Burial Rites Audible Audiobook – Unabridged
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Audible Audiobook, Unabridged
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Shortlisted for the 2014 Indie Awards
In northern Iceland, 1829, Agnes Magnúsdóttir is condemned to death for her part in the brutal murder of two men. Agnes is sent to wait out the months leading up to her execution on the farm of district officer Jón Jónsson, his wife, and their two daughters. Horrified to have a convicted murderess in their midst, the family avoid contact with Agnes. Only Tóti, the young assistant priest appointed her spiritual guardian, will listen to Agnes’s side of the story. As the year progresses and the hardships of rural life force everyone to work side by side, the family’s attitude to Agnes starts to change - until one winter night, she begins her whispered confession to them, and they realise that all is not as they had assumed.
Based on a true story, Burial Rites is an astonishing and moving book about the truths we claim to know and the ways in which we interpret what we’re told. In beautiful, cut-glass prose, Hannah Kent portrays Iceland’s formidable landscape, in which every day is a battle for survival.
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|Listening Length||11 hours and 59 minutes|
|Audible.com.au Release Date||01 May 2013|
|Publisher||Bolinda Publishing Pty Ltd|
|Best Sellers Rank|| 948 in Audible Books & Originals (See Top 100 in Audible Books & Originals) |
41 in Literary Fiction (Audible Books & Originals)
67 in Suspense
186 in Literary Fiction (Books)
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Top reviews from Australia
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The main character we are lead to believe is evil but but that slowly proves otherwise and the great sadness of this book is that it is true.
It is the story of the rich being able to determine the lives of the poor and it is also the story of in one sense a corrupt church and in another a sad, young pastor who is desperate to help his parishioner but in the end is stopped the 'those who know better'. If you want to read a good book that holds you on every page then this is the one for you. I found the end rather abrupt but then in the end life is rather abrupt. I give it five stars.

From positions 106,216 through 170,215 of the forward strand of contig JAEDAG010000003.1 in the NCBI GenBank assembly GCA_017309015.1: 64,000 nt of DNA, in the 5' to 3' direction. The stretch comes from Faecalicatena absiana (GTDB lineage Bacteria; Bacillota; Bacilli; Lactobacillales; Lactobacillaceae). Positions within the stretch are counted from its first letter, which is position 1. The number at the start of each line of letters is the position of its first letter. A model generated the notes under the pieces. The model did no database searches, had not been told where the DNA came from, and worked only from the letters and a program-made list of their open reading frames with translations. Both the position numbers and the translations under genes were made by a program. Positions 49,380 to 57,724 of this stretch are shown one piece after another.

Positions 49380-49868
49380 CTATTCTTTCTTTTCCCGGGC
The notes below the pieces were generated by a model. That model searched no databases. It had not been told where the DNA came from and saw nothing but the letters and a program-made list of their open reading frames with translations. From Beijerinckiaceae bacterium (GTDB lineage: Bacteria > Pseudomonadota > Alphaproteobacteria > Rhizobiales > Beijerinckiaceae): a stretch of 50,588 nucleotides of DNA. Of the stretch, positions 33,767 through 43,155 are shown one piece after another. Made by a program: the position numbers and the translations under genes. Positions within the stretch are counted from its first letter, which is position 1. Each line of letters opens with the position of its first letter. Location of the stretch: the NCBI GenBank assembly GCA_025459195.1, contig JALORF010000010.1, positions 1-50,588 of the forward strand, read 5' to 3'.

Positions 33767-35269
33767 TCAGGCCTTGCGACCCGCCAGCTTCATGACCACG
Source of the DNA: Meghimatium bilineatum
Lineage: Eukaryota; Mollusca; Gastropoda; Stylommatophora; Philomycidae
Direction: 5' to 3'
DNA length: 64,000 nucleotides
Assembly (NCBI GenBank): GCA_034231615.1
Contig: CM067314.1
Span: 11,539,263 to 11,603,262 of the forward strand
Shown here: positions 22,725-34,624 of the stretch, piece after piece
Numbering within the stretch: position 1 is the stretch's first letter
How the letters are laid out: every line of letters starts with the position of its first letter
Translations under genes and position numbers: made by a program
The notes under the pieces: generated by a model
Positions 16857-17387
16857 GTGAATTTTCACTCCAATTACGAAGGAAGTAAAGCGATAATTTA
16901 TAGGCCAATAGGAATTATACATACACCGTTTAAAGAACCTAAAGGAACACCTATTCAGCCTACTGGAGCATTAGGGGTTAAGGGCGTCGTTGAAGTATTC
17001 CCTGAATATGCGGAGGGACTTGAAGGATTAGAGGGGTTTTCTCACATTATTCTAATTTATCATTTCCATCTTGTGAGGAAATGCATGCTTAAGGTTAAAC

Based on a true criminal trial the story is steeped in the grunt and grind of poverty and freezing cold weather in the 1800 in Iceland. For anyone who has experienced the weather such as this, the author has captured it fairly well, and the notion that all of the beast is used is well displayed. Liked it - glad l read it. Glad also l that l no long live in a cold country.
Top reviews from other countries
Whilst awaiting the day of her beheading, Agnes is kept in custody at a local farm belonging to a district officer Jón Jónsson, his wife and their two daughters. They are horrified to have to keep a murderer in their home for what could be weeks or even months.
Agnes has an assistant priest who has been charged with helping Agnes return to God after she is executed. As time passes, we learn more about Agnes’ story. Her childhood, her life and what happened in the lead up to the murder.
This book is brilliant. It is extremely character based so can feel slow-moving, especially if you like very action-based books. The descriptive on the landscape of Iceland is phenomenal and the country itself is almost like a character in itself.
Even though this book is so very character-led, the story is fantastic too. So very moving and surprising in a way I didn’t expect.
I found that after reading this book, it really haunted me. In my dreams I was reading the book, in other dreams characters from the book made appearances and one night, as I was waking from my dream and still half asleep, I was aware of a movement in my room and felt someone walking past me and I believed it was Agnes. Of course, when I awoke fully there was no one there but to say this book left an impression on me is an understatement.